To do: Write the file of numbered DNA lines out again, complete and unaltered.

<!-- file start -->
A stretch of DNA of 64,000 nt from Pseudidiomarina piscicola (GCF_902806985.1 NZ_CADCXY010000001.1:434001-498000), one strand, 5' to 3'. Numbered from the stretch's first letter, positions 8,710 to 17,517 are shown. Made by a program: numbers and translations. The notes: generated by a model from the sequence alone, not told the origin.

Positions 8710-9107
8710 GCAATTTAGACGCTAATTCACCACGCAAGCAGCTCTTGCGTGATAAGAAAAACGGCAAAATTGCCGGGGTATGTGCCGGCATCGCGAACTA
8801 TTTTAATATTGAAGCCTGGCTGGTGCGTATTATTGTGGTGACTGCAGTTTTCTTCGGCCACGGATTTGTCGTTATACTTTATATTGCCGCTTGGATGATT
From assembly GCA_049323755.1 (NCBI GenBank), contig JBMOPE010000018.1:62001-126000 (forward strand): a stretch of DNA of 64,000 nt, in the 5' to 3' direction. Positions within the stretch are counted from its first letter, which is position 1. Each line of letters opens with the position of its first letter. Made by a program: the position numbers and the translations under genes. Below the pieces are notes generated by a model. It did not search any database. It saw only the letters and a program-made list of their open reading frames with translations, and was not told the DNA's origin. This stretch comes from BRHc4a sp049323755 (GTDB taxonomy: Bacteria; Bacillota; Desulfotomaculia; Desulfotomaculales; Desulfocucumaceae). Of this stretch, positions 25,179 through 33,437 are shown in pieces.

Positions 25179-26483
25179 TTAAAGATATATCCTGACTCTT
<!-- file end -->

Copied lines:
A stretch of DNA of 64,000 nt from Pseudidiomarina piscicola (GCF_902806985.1 NZ_CADCXY010000001.1:434001-498000), one strand, 5' to 3'. Numbered from the stretch's first letter, positions 8,710 to 17,517 are shown. Made by a program: numbers and translations. The notes: generated by a model from the sequence alone, not told the origin.

Positions 8710-9107
8710 GCAATTTAGACGCTAATTCACCACGCAAGCAGCTCTTGCGTGATAAGAAAAACGGCAAAATTGCCGGGGTATGTGCCGGCATCGCGAACTA
8801 TTTTAATATTGAAGCCTGGCTGGTGCGTATTATTGTGGTGACTGCAGTTTTCTTCGGCCACGGATTTGTCGTTATACTTTATATTGCCGCTTGGATGATT
From assembly GCA_049323755.1 (NCBI GenBank), contig JBMOPE010000018.1:62001-126000 (forward strand): a stretch of DNA of 64,000 nt, in the 5' to 3' direction. Positions within the stretch are counted from its first letter, which is position 1. Each line of letters opens with the position of its first letter. Made by a program: the position numbers and the translations under genes. Below the pieces are notes generated by a model. It did not search any database. It saw only the letters and a program-made list of their open reading frames with translations, and was not told the DNA's origin. This stretch comes from BRHc4a sp049323755 (GTDB taxonomy: Bacteria; Bacillota; Desulfotomaculia; Desulfotomaculales; Desulfocucumaceae). Of this stretch, positions 25,179 through 33,437 are shown in pieces.

Positions 25179-26483
25179 TTAAAGATATATCCTGACTCTT